The long-term spectrum of a preceding sentence can alter the perception of a following speech sound in a contrastive manner. This speech context effect contributes to our ability to extract reliable spectral characteristics of the surrounding acoustic environment and to compensate for the voice characteristics of different speakers or spectral colorations in different listening environments to maintain perceptual constancy. The extent to which such effects are mediated by low-level "automatic" processes, or require directed attention, remains unknown. This study investigated spectral context effects by measuring the effects of two competing sentences on the phoneme category boundary between /I/ and /e/ in a following target word, while directing listeners' attention to one or the other context sentence. Spatial separation of the context sentences was achieved either by presenting them to different ears, or by presenting them to both ears but imposing an interaural time difference (ITD) between the ears. The results confirmed large context effects based on ear of presentation. Smaller effects were observed based on either ITD or attention. The results, combined with predictions from a two-stage model, suggest that ear-specific factors dominate speech context effects but that the effects can be modulated by higher-level features, such as perceived location, and by attention.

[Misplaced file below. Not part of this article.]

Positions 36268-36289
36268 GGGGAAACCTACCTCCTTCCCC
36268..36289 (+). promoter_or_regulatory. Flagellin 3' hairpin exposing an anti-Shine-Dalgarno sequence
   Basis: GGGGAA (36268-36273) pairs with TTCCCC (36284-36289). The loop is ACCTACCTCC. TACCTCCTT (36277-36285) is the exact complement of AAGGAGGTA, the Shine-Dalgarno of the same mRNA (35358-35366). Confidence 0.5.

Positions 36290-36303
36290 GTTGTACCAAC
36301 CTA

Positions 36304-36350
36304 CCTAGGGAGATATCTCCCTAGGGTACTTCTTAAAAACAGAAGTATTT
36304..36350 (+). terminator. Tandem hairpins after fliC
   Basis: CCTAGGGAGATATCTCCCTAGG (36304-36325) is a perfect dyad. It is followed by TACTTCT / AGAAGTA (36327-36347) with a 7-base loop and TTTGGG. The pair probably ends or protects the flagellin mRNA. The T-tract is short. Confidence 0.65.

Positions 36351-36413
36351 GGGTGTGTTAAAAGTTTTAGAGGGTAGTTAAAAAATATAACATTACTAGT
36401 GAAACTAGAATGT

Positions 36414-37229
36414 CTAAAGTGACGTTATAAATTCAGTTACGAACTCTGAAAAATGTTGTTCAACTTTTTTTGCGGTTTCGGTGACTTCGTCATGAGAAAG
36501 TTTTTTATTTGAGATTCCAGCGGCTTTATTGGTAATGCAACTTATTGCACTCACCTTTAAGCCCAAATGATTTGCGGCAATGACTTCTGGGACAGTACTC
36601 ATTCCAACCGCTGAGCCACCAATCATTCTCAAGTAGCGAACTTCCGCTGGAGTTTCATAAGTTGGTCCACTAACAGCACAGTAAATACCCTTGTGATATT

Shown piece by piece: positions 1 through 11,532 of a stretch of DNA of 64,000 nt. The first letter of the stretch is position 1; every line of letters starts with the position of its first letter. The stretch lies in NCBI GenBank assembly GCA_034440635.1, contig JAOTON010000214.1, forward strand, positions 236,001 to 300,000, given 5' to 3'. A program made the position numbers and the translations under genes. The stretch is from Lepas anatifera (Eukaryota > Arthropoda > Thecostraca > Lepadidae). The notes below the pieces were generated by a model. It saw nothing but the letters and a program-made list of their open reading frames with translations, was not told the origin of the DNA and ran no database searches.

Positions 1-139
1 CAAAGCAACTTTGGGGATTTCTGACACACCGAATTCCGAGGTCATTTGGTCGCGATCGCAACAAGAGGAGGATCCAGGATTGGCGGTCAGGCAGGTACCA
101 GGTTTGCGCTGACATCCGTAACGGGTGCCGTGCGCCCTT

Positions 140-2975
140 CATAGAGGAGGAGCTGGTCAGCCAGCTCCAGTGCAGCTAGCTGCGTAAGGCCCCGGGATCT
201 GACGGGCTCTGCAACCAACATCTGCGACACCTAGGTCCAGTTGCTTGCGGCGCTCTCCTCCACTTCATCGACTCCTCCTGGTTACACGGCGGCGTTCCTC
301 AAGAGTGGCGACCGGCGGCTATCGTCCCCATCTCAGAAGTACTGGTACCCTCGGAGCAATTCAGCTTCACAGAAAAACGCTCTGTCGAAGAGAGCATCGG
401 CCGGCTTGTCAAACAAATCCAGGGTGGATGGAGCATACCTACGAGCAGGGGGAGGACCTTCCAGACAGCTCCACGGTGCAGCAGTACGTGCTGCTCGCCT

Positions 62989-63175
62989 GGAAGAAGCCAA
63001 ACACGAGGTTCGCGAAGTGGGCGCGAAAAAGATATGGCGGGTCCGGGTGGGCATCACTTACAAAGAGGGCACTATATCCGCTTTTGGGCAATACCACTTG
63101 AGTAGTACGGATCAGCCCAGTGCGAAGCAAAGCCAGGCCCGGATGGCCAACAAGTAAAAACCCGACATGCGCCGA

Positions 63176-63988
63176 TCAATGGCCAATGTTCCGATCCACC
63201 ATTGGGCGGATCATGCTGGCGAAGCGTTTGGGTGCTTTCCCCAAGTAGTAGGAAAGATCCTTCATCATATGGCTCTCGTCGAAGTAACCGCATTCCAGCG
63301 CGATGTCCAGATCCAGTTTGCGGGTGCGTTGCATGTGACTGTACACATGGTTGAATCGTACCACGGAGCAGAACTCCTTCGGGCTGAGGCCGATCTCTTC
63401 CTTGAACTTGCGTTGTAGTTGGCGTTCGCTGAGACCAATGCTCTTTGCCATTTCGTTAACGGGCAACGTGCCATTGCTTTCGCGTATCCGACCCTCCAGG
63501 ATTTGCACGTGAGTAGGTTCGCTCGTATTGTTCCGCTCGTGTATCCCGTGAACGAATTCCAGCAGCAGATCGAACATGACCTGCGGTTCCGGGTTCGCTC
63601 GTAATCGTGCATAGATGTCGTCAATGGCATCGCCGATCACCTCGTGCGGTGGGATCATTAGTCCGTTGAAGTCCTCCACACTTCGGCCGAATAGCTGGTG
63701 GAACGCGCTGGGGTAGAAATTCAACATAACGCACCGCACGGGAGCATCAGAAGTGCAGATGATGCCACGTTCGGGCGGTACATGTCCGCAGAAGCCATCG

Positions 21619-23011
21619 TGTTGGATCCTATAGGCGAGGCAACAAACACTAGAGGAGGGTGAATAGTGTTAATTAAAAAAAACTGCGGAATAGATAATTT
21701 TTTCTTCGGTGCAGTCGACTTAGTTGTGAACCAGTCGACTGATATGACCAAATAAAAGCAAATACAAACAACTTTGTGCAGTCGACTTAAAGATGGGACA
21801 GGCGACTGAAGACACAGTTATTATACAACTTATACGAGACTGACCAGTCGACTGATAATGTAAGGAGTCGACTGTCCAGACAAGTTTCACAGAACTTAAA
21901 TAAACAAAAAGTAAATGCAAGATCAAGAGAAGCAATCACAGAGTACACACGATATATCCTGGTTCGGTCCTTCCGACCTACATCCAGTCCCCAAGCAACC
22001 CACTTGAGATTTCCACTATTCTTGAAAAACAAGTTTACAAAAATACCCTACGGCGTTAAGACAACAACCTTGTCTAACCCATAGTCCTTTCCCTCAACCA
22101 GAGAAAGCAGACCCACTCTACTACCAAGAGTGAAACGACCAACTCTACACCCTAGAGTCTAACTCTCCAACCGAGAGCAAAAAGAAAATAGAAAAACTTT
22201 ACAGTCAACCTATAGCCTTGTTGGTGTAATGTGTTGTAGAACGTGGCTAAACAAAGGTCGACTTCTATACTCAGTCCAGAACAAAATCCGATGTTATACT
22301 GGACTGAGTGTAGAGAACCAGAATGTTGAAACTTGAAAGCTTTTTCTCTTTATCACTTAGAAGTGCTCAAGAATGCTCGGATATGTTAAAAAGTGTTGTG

|Original language||English (US)|
|Number of pages||11|
|Journal||Journal of Experimental Psychology: Human Perception and Performance|
|State||Published - Sep 2018|
Bibliographical noteFunding Information:
This work was supported by National Institutes of Health Grant R01 DC012262.
© 2018 American Psychological Association.
Copyright 2018 Elsevier B.V., All rights reserved.
- Auditory perception
- Phoneme categorization
- Spectral contrast
- Speech perception